The result was all three national magazines — TV Week, TV Times and TV Guide — being merged into a revamped TV Week, with the TV Week masthead incorporating the other two titles in its masthead:

TV Week’s editor Tony Johnston welcomed new readers in the first amalgamated issue — 23 August 1980:

While the amalgamation of three titles into one for TV Week was done on a national scale, the exit of TV Guide from the national market prompted South Australia publisher Messenger Press to launch a new local title — TV Radio Extra — incorporating a similar format and features of the former TV Guide for the local market. Many of the staff that produced the South Australian edition of TV Guide went on to TV Radio Extra.

TV Radio Extra continued publication in South Australia until 1988.

Source: TV Times, 28 June 1980. TV Week, 23 August 1980. TV Radio Extra, 16 August 1980. 48th Annual Report of the Australian Broadcasting Commission 1979-1980.

 

Permanent link to this article: https://televisionau.com/2020/08/the-last-tv-times.html

Ten makes cuts to News, Studio 10

It seems an all too familiar headline, not just for Network Ten but for so many other media outlets.

Today, Ten has announced widespread cuts to its news portfolio, also impacting Studio 10.

From 14 September, presentation of Ten News First will be centralised to Melbourne and Sydney only, with Adelaide’s news presented by Melbourne newsreader Jennifer Keyte, and Brisbane’s news by Sandra Sully in Sydney.

New presenters for the Perth bulletin to be read from Sydney are to be announced.

Sport will be presented by Matt Burke in Sydney and Stephen Quartermain in Melbourne.

The change means that many Ten presenters, some who have been with the network for close to 30 years, will soon have to bid farewell.

Among the presenters to go include Georgina Lewis and Josh Holt from Brisbane, Rebecca Morse, Will Goodings and Kate Freebairn from Adelaide, Monika Kos and Michael Shultz from Perth, Tim Bailey from Sydney and Mike Larkan from Melbourne.

Studio 10 presenters Kerri-Anne Kennerley and Natarsha Belling are also to go, with further changes to the show still to be announced. There are reports that Joe Hildebrand is currently negotiating his future with the program.

A number of production staff are also affected by redundancies.

Ten News First‘s weekend bulletin and The Project appear to be left unchanged.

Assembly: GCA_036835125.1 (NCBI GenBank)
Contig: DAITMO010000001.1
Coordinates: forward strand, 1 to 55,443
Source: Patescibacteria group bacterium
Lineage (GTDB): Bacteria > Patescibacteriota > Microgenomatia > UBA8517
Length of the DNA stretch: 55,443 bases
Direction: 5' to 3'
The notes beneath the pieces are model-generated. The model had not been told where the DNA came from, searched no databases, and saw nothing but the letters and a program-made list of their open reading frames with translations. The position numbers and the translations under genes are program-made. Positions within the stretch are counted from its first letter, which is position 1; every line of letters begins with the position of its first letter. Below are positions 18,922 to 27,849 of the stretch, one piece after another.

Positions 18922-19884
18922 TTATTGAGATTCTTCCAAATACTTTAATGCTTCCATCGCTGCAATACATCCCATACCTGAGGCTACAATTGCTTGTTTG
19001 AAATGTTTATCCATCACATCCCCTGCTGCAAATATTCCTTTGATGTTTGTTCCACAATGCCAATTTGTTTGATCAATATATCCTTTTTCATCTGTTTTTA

Despite the news bulletins now based in Sydney and Melbourne, local reporters, camera operators and operations staff will continue to file stories based in Adelaide, Brisbane and Perth.

In centralising News presentation, Ten will soon appoint a national weather presenter for the network, rather than employing individual presenters in each city.

The move mirrors a similar change made by Ten almost twenty years ago, when it shifted presentation of its Adelaide news to Melbourne, and Perth news to Sydney. The cost of digital conversion was cited as the reason for the shift at the time. Ten eventually reinstated local presentation in Adelaide and Perth about a decade ago.

Source: The Age, TV Tonight, Mumbrella

 

 

Permanent link to this article: https://televisionau.com/2020/08/ten-makes-cuts-to-news-studio-10.html

Seven Tasmania newsreader’s late farewell

Seven Tasmania newsreader Rachel Williams was meant to sign off from her final Nightly News bulletin on Sunday night — until a power failure saw the Launceston-based studio taken out of action halfway through the bulletin.

Tasmanian viewers were left to view a blank screen and some ads before Seven switched unannounced to a relay of the Melbourne-based Seven News in progress.


YouTube: TVTNT 69

The glitch meant that Williams did not get to bid farewell to viewers after ten years presenting weekend news for the station.

She was invited back to the news desk on Monday night to give a belated farewell to viewers and to share some highlights and bloopers from a decade at Seven Tasmania, formerly Southern Cross.

Williams announced her resignation from Seven Tasmania a few weeks ago, which came five months after her weeknight colleague Jo Palmer also left the top-rating bulletin.


YouTube: TVTNT 69

Source: Nightly News Seven Tasmania, Rachel Williams

Permanent link to this article: https://televisionau.com/2020/08/seven-tasmania-newsreaders-late-farewell.html

Nine News Regional returns with job cuts